Commission on Human Rights
Governor will recognize Human Rights Commission 50th anniversary in capitol ceremony
Fifty years ago on March 21, 1960, Gov. Bert T. Combs signed into existence the first state human rights commission south of the Mason-Dixon Line.
Next week on Thursday March 18 at 2 p.m. (EST) in the capitol rotunda in Frankfort, Ky., 61st Kentucky Governor Steve Beshear will sign a proclamation to recognize the Kentucky Commission on Human Rights for its half-century of service. The public is invited.
“The creation of the Kentucky Commission on Human Rights in 1960 was a historic move that did not come easily to a region long entrenched in institutional discrimination,” said John J. Johnson, executive director of the commission. “Laws and customs upheld segregation in the classroom, in the public, and in the neighborhood long after slavery was abolished in the late 19th century,” he said, “and in 1960, discrimination was legal and encouraged by many.”
Like elsewhere in the south, people fighting for equality were descending upon the state in the years leading up to the commission and afterward during the sixties. People pushing for civil rights laws staged rallies, sit-ins, protests and marches. With the creation of its own human rights commission, Kentucky made one of its first real commitments to change.
Governor Combs fought for the commission's creation and was a civil rights supporter. Later, in 1963, he issued an executive order requiring restaurants licensed in Kentucky to end discrimination and serve black customers. He said it was unconstitutional for Kentucky to license discrimination. Following his gubernatorial term, he was appointed to the Sixth Circuit Court of Appeals by President Lyndon B. Johnson, serving from 1967 to 1970. Combs was the 50th governor of Kentucky and served from 1959 to 1963.
When the Kentucky Commission on Human Rights first executive director Galen Martin took the helm, the agency had no power. The commission could only monitor the legal rights of Kentuckians. In its early days, its statutory mandate allowed it “to act only as a forum for minority groups in seeking peaceful solutions to racial problems.” As a result of its limitations, the commission’s early program consisted largely of research and study.
It wasn’t until 1966, two years after the passage of the U.S. Civil Rights Act of 1964, that the Kentucky Civil Rights Act became law. With its passage, the commission was granted enforcement powers in the areas of employment and public accommodations. Martin, who was executive director from 1961 to 1989, lobbied for and was a major writer of the act. Kentucky became the first state in the south to pass a state civil rights law.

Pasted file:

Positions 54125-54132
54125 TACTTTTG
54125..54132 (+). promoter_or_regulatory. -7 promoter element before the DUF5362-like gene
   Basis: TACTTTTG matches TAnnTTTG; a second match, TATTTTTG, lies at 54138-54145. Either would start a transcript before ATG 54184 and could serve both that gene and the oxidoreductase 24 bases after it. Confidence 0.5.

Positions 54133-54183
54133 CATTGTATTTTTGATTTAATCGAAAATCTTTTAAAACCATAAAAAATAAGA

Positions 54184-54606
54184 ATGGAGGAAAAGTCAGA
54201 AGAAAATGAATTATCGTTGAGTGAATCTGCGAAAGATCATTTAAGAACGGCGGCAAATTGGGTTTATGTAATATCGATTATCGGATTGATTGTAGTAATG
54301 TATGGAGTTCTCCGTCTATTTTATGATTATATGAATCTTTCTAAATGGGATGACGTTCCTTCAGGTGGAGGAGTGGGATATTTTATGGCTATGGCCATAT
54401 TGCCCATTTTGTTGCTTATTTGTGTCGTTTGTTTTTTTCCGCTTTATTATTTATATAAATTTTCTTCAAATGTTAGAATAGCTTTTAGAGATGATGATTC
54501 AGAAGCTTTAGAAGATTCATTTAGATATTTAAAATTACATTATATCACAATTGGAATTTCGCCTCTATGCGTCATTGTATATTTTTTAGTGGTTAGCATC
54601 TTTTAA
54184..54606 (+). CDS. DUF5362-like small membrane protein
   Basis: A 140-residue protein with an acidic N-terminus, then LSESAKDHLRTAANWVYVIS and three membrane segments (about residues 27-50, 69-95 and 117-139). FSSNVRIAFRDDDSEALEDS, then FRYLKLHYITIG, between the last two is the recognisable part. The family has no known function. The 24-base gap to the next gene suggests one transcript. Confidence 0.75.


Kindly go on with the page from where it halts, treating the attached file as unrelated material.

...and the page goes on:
Gov. Edward T. (Ned) Breathitt, 51st Kentucky Governor from 1963 to 1967, signed the Kentucky Civil Rights Act for which he had pushed. On January 27 of this year, the late governor’s daughter Linda Breathitt joined the Kentucky Commission on Human Rights in Louisville to recognize the 44th anniversary of the Kentucky Civil Rights Act. She said her father believed signing the act was one of the most important moments of his life. “My father wanted equality for all people,” she said. “He worked very hard to make sure the Kentucky Civil Rights Act became law.”
Dr. Martin Luther King Jr. later praised the Kentucky Civil Rights Act as the “strongest and most comprehensive civil rights bill passed by a Southern state.”
The commission's enforcement powers were expanded two years later, when the Kentucky Fair Housing Act became law. At that time, Kentucky became the first state in the country to enact a fair housing law. Galen Martin also spearheaded the push for passage of this act.
“Kentucky can be very proud of being the first state in the south to establish a human rights commission, the first state in the south to pass a civil rights law, and the first state in the nation to pass a fair housing law,” said George W. Stinson, Kentucky Human Rights Commission chair. “It is our great hope that Kentucky will add more protected classes to the Civil Rights Act for people who still lack adequate protection against discrimination,” he said.
With other expansions throughout the years, the Kentucky Commission on Human Rights through enforcement of the Kentucky Civil Rights Act now protects people from discrimination based on race, color, religion, national origin, sex, age, disability, familial status, and tobacco smoking status in the areas of employment, public accommodations, housing and financial transactions with varying stipulations.